A year on from opening its doors, and the demand for Kiln’s Northern Thai chargrill is ample. The little gem tucked in Brewer Street in Soho launched to rave reviews with expectations already set high, being the offshoot to Ben Chapman’s Smoking Goat. We decided to pop by and refresh our taste buds.
Arriving straight from the studio around 7pm midweek, as expected, we did have to wait for a table (booking ahead is not an option unless for groups of 4 or more, which are sat downstairs), so we added our name to a growing list, and were lead to the rear of the narrow space. Perched next to the action of the open kitchen, we had a drink and began to salivate over the menu as we waited.
The interior is simple. From entering through the minimal, warm-timber shop front, the entire right-side of restaurant is a long bar that runs into open kitchen, with high seating stools fixed the entire length. The walls are skimmed white brickwork with timber-back bar shelves that turn into floor-to-ceiling stainless steel as the heat turns up to the rear.
The remaining space on the left is a passage - just big enough for you to squeeze past the host and waiters to access your spot. Warm and low lighting creates an instantly cozy environment, offset with the buzz and chatter of the customers and motion of the chefs.
Occasional plants in clay pots (in keeping with the dishes being used to create and present the food) add softness and are the only colour pop in the space. Simple, but effective.
The host arrived with two glasses of white wine for us - not yet on the menu, and extremely delicious - as way of apology for our wait.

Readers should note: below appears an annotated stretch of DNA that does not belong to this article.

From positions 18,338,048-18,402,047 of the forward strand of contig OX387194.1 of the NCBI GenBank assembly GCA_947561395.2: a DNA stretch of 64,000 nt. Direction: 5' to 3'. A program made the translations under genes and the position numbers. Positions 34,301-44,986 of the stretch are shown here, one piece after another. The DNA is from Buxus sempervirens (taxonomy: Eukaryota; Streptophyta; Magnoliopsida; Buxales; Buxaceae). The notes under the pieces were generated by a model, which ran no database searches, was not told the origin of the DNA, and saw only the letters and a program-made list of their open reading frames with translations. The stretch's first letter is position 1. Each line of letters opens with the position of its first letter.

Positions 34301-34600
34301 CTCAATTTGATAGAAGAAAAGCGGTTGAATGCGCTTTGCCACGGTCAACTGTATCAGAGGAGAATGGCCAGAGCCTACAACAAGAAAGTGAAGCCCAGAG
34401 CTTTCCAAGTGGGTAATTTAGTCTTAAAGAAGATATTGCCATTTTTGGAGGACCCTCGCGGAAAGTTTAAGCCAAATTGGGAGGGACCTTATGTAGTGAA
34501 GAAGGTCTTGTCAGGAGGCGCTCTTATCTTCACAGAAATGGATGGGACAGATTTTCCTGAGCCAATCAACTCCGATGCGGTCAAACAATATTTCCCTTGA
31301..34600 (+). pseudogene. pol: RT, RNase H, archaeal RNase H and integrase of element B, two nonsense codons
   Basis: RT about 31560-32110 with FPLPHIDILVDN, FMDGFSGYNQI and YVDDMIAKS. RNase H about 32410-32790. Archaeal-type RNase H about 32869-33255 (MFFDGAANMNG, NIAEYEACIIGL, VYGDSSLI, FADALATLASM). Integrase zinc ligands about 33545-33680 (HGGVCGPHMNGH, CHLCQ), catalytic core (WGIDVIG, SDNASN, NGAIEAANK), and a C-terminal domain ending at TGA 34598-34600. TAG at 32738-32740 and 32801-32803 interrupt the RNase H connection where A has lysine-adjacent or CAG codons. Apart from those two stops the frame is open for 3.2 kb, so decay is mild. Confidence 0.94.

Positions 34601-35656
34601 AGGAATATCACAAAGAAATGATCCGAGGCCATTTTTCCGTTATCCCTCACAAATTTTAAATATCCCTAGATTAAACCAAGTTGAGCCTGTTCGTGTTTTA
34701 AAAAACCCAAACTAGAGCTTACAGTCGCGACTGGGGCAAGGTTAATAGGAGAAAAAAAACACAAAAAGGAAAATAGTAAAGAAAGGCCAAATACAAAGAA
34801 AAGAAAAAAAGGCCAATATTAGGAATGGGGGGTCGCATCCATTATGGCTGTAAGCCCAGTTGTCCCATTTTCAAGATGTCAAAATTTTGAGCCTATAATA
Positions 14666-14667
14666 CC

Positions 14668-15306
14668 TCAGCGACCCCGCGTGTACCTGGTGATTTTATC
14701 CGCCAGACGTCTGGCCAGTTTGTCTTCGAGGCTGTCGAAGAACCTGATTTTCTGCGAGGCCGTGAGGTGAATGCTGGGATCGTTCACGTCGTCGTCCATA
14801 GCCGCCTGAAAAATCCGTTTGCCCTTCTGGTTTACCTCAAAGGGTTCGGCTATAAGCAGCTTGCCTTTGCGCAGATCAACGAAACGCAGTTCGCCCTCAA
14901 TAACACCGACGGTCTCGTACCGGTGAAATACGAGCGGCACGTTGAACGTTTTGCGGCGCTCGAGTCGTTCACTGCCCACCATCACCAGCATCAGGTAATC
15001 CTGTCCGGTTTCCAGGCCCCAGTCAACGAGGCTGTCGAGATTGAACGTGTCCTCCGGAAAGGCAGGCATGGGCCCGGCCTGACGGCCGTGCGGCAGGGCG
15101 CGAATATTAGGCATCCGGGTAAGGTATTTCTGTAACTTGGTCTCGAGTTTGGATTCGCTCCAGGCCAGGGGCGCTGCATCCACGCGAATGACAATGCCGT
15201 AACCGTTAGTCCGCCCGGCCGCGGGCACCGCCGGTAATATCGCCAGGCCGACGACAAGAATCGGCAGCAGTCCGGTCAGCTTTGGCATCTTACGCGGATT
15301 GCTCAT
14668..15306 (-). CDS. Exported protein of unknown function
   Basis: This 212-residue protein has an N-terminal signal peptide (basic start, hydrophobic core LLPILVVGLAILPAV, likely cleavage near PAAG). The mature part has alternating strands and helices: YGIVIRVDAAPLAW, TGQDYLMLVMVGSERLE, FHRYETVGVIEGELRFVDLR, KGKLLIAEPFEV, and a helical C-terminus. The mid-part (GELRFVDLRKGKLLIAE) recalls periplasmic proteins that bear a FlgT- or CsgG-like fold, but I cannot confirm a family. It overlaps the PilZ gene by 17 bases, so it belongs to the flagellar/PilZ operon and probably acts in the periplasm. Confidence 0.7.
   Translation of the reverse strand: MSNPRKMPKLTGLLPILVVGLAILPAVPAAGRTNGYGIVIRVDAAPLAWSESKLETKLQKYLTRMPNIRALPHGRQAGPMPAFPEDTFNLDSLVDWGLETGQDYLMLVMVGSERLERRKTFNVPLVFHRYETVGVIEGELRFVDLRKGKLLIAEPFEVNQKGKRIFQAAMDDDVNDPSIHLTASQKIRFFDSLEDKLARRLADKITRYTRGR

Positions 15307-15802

A lovely gesture, but we genuinely didn’t mind, feeling relaxed and enjoying watching the chefs do their thing. In the end, I feel we secured the best seats in the house; placed directly in front of the wood burning kiln and chargrill (no gas being used here!).
An array of rustic and battered clay and terracotta pots with smoking contents are being tended to by the chefs, as specially-bred-for-Kiln British meat is being seasoned, and lobsters and fresh seafood is being garnished.
The menu is designed with sharing in mind and we’re advised 6 dishes between us should be about right. We went for 8, wishing we could fit in more.
To start, we worked our way through Aged Lamb & Cumin skewers then the most juicy Langoustines with Kaffir Lime & Sweet Mint. We followed with Steamed Turbot, White Soy & Lemongrass - probably my favourite dish - the flavours combined wonderfully to make this elegant plate.
We decided to order the signature dish of Glass Noodles with Tanworth Belly & Brown Crab; all baked in the clay pots smoking in front of us. We finished with the Wild Ginger & Beef Cheek Curry from Burma and Jasmine Rice side.
Another burst of fresh flavours hit us, and the tender meat melted in our mouths finishing our meal on a high. Kiln offers no desserts, so instead I had one of their signature cocktails to finish.